Spikes in bladder cancer in dogs and hermaphroditic amphibians show a connection to increased pesticide use in the United States, two new studies show. The Cleveland Plain Dealer reports that a study at Purdue University revealed that Scottish terriers exposed to lawns or gardens treated with herbicides and insecticides showed a significant increase in the risk of bladder cancer over dogs exposed to untreated areas. The risk of bladder cancer was higher in dogs exposed to the most commonly used agricultural chemical, phenoxy acid herbicides.

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EnviroBlog
Blog Post
Thursday, December 23, 2004

The Children's Environmental Exposure Research Study, or CHEERS study would measure pesticide and chemical levels in 60 Florida children who would be selected for the study based on heavy pesticide use in their homes.

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News Release
Friday, October 29, 2004

An Environmental Working Group (EWG) investigation into a controversial pesticide study found that the chemical industry's lobbying arm, the American Chemistry Council (ACC), boasted to its members that a $2 million contribution it made to the study had gained the industry "considerable leverage" over the project.

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News Release
Tuesday, May 25, 2004

A new study by the Pesticide Action Network (PAN) found that a large percentage of people who had their blood and urine tested carried pesticides above levels considered safe by government health and environmental agencies.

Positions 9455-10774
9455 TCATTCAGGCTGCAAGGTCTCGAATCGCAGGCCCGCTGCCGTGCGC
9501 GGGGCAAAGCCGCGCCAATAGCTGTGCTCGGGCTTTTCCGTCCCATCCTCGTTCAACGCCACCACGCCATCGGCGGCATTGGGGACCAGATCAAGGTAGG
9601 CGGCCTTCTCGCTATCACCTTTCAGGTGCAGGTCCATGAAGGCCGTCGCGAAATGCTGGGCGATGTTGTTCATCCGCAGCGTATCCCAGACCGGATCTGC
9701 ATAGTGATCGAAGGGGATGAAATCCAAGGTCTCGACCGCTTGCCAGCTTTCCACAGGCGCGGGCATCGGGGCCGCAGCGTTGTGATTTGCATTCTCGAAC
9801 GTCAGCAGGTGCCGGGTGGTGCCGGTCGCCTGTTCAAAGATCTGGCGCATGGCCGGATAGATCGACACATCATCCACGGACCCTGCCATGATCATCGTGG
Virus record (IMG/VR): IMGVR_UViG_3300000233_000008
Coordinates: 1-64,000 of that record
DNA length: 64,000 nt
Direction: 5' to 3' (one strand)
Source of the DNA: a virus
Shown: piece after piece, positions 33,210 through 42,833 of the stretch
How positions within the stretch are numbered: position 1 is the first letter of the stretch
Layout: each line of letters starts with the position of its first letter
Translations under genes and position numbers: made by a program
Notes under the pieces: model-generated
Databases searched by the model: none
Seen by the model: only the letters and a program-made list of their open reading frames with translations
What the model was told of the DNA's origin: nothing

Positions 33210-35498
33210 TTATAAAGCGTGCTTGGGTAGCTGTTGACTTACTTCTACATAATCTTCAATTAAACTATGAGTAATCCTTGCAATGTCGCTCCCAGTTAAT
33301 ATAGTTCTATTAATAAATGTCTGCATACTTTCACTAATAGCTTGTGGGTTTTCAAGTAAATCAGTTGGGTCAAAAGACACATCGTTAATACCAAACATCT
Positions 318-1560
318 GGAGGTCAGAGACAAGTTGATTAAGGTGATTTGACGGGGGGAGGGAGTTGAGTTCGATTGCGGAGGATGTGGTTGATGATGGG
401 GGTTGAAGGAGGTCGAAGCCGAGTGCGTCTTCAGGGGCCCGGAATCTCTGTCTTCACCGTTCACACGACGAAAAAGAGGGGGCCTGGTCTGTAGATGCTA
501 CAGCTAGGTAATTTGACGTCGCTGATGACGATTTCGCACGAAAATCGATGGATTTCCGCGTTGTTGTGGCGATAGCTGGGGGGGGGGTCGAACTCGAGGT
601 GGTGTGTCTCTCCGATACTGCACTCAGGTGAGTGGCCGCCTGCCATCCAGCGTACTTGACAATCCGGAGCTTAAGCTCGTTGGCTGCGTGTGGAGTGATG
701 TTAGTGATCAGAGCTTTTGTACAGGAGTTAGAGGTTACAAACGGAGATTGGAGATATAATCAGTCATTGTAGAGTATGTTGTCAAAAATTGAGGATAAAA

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EnviroBlog
Blog Post
Tuesday, December 5, 2000

Diazinon is one of a class of pesticides called organophosphates (OPs), chemicals that were originally developed by the German company I.G. Farben as nerve gases during World World II.

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Reports & Consumer Guides
Tuesday, December 5, 2000

Citing excessive risk to children, the US Environmental Protection Agency (EPA) today moved to sharply restrict consumer use of diazinon, the nation's #2 selling home and garden insecticide.

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News Release
Wednesday, September 6, 2000

The food poisoning test that ABC News Correspondent John Stossel used to allege that organic food "could kill you" cannot definitively prove any risk of food poisoning, according to a letter issued by the U.S. Department of Agriculture today.

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News Release
Tuesday, August 1, 2000

View and Download the report here: Give Us A Fake

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Reports & Consumer Guides
Saturday, April 1, 2000

Despite an August ban by the federal government on an apple pesticide, recent tests of State of Washington apples show dangerous levels of the bug killer and other agriculture chemicals on the fruit.

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News Release
Thursday, March 2, 2000

More than 2.3 million pounds of the acutely toxic pesticide methyl bromide were applied near 455 public schools in California in 1998, according to state records of pesticide use analyzed by the Environmental Working Group.

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Reports & Consumer Guides
Wednesday, March 1, 2000

View and Download our full report here: A Few Bad Apples

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Reports & Consumer Guides
Tuesday, December 14, 1999

Section 18 of the Federal Insecticide Fungicide and Rodenticide Act allows the U.S.

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Reports & Consumer Guides